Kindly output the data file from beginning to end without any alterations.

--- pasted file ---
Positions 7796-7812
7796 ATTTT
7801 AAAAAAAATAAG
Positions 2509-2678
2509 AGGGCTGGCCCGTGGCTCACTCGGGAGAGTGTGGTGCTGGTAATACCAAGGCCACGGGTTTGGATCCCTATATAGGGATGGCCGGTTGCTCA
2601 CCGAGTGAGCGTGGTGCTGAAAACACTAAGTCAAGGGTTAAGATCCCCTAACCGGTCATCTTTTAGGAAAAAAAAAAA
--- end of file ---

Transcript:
Positions 7796-7812
7796 ATTTT
7801 AAAAAAAATAAG
Positions 2509-2678
2509 AGGGCTGGCCCGTGGCTCACTCGGGAGAGTGTGGTGCTGGTAATACCAAGGCCACGGGTTTGGATCCCTATATAGGGATGGCCGGTTGCTCA
2601 CCGAGTGAGCGTGGTGCTGAAAACACTAAGTCAAGGGTTAAGATCCCCTAACCGGTCATCTTTTAGGAAAAAAAAAAA